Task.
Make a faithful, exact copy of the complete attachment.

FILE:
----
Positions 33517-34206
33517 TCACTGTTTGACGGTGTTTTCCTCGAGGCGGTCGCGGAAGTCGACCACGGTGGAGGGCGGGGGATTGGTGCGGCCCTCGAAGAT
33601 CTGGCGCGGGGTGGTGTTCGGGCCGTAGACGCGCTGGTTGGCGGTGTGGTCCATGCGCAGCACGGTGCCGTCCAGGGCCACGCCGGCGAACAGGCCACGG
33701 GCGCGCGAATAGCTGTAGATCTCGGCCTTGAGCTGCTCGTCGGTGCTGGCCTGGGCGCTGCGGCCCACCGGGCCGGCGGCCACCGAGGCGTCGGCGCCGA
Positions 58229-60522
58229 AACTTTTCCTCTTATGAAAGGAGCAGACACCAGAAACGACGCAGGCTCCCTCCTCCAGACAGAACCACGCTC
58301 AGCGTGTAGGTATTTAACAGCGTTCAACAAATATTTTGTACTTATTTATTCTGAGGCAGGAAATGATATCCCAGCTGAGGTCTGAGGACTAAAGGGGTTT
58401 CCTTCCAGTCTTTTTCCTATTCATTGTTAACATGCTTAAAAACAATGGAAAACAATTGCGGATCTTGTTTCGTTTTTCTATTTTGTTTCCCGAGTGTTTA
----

Positions 33517-34206
33517 TCACTGTTTGACGGTGTTTTCCTCGAGGCGGTCGCGGAAGTCGACCACGGTGGAGGGCGGGGGATTGGTGCGGCCCTCGAAGAT
33601 CTGGCGCGGGGTGGTGTTCGGGCCGTAGACGCGCTGGTTGGCGGTGTGGTCCATGCGCAGCACGGTGCCGTCCAGGGCCACGCCGGCGAACAGGCCACGG
33701 GCGCGCGAATAGCTGTAGATCTCGGCCTTGAGCTGCTCGTCGGTGCTGGCCTGGGCGCTGCGGCCCACCGGGCCGGCGGCCACCGAGGCGTCGGCGCCGA
Positions 58229-60522
58229 AACTTTTCCTCTTATGAAAGGAGCAGACACCAGAAACGACGCAGGCTCCCTCCTCCAGACAGAACCACGCTC
58301 AGCGTGTAGGTATTTAACAGCGTTCAACAAATATTTTGTACTTATTTATTCTGAGGCAGGAAATGATATCCCAGCTGAGGTCTGAGGACTAAAGGGGTTT
58401 CCTTCCAGTCTTTTTCCTATTCATTGTTAACATGCTTAAAAACAATGGAAAACAATTGCGGATCTTGTTTCGTTTTTCTATTTTGTTTCCCGAGTGTTTA